In a recent report by Ofcom it was revealed that children now spend more time on social media and digital devices like phones, tablets and laptops than they do watching TV.
Children are spending more time on social media than they ever have done before, surpassing watching TV - which was once their favourite media pastime - it has been reported.
According to a recent report by Ofcom, three to four year-olds spend roughly 8.5 hours a week online. In addition to this, when it came to 12 to 15-year-olds, the number of hours spent on social media soared to over 20.
In response to this, the Children’s Commissioner Anne Longfield called on parents to stop their children from using social media, which she claims is as addictive as “junk food”. She also scolded the social media platforms themselves for trying to draw children into spending even more time glued to their tablets and smartphones.
She warned that “children are in danger of seeing social media like sweeties, and online time like junk food.”
As an example, Ms Longfield mentioned Snapchat and its ‘Snapstreak’ feature. Here, a streak is created when two users share photos over three consecutive days. However if they miss a day, the streak is then lost.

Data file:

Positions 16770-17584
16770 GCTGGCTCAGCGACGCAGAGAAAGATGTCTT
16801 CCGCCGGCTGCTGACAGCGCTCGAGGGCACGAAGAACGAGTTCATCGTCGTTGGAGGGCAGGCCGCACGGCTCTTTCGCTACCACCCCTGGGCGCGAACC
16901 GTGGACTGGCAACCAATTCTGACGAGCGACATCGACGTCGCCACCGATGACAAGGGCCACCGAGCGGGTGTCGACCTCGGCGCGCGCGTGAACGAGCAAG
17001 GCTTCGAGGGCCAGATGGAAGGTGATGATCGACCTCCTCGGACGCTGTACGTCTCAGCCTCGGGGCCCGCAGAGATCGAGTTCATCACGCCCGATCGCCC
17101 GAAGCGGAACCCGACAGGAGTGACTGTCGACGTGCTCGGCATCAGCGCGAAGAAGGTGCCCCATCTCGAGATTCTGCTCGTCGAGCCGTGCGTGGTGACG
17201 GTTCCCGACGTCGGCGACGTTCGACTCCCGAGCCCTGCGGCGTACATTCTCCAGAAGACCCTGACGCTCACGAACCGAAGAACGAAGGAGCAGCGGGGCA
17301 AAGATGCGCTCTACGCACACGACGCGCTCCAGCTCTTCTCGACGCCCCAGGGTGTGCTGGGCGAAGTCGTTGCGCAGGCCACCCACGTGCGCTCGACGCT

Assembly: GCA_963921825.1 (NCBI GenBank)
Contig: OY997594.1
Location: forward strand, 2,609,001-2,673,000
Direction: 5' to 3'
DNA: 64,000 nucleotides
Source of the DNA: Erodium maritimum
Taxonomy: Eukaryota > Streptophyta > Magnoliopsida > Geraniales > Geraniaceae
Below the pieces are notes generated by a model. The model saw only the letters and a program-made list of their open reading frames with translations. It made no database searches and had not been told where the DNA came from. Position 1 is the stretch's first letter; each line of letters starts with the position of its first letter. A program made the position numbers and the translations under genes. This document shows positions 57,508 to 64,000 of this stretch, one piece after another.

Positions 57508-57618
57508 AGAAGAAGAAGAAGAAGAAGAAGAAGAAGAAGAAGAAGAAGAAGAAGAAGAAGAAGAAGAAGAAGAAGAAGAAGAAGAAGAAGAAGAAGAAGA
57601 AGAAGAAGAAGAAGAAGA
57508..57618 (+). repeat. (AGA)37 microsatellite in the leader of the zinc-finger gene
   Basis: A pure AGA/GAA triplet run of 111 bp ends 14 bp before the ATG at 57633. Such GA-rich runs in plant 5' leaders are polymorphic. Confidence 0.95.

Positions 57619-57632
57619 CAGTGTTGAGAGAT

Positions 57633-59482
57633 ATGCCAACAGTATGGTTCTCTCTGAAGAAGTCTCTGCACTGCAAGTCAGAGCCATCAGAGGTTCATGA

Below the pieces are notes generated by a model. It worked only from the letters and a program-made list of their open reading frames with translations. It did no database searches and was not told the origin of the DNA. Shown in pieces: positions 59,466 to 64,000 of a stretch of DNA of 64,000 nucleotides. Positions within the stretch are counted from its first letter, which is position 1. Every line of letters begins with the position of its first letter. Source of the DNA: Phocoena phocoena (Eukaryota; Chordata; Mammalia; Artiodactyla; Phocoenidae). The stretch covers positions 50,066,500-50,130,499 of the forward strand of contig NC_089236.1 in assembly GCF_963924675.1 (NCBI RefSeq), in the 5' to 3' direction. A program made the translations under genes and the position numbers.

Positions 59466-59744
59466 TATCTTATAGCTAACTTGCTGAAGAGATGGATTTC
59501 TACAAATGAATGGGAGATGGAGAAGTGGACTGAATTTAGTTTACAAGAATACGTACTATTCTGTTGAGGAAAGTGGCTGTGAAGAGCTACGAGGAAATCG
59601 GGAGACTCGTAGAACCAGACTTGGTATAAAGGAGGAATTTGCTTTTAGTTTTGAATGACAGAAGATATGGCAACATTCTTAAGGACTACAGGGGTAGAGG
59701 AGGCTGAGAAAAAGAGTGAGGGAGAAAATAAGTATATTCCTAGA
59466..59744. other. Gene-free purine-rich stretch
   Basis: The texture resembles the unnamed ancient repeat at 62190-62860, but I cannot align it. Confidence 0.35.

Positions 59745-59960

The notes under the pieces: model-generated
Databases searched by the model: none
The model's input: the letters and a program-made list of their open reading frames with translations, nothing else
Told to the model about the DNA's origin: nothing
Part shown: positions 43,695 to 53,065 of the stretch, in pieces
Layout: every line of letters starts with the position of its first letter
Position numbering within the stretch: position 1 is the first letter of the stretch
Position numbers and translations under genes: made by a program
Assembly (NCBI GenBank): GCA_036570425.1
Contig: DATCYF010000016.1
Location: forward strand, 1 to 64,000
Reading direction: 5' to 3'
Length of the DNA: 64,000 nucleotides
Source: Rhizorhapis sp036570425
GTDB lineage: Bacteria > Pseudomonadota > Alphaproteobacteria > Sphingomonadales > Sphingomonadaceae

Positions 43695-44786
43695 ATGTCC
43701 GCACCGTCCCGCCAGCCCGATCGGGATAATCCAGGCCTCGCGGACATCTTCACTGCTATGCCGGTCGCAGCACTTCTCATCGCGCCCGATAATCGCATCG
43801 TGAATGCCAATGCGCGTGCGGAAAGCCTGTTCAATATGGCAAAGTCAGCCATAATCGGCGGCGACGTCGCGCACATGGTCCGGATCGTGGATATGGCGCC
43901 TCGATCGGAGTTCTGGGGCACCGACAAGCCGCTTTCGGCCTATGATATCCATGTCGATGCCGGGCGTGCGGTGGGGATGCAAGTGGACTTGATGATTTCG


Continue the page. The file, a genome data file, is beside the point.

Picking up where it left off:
She told the Observer: “You find children saying they have 30 people they have to do every day and if they don’t, they drop the streak, and everyone will see.
“There are children who say they can’t not be online, and I think that’s really worrying.”
This warning comes after the government’s confirmation of new laws in the Data Protection Bill, aimed at giving users a greater right to be ‘forgotten’ online. It will mean that people are able to ask social media platforms to delete information they posted in their childhood or just in the past.
The right to be forgotten measure is part of the upcoming European General Data Protection Regulations (GDPR). However, the UK law will extend this by requiring that social media companies delete all of a person's data which accumulated before they reached the age of 18 - if they ask to be forgotten.
It will also require people to explicitly give consent for their information to be collected online, rather than social media companies - or businesses and organisations in general - relying on pre-selected tick boxes.
The Bill was announced in the Queen’s Speech and will be introduced to parliament this month.
As reported in the Mirror, Digital Minister Matt Hancock commented: “Our measures are designed to support businesses in their use of data, and give consumers the confidence that their data is protected and those who misuse it will be held to account.”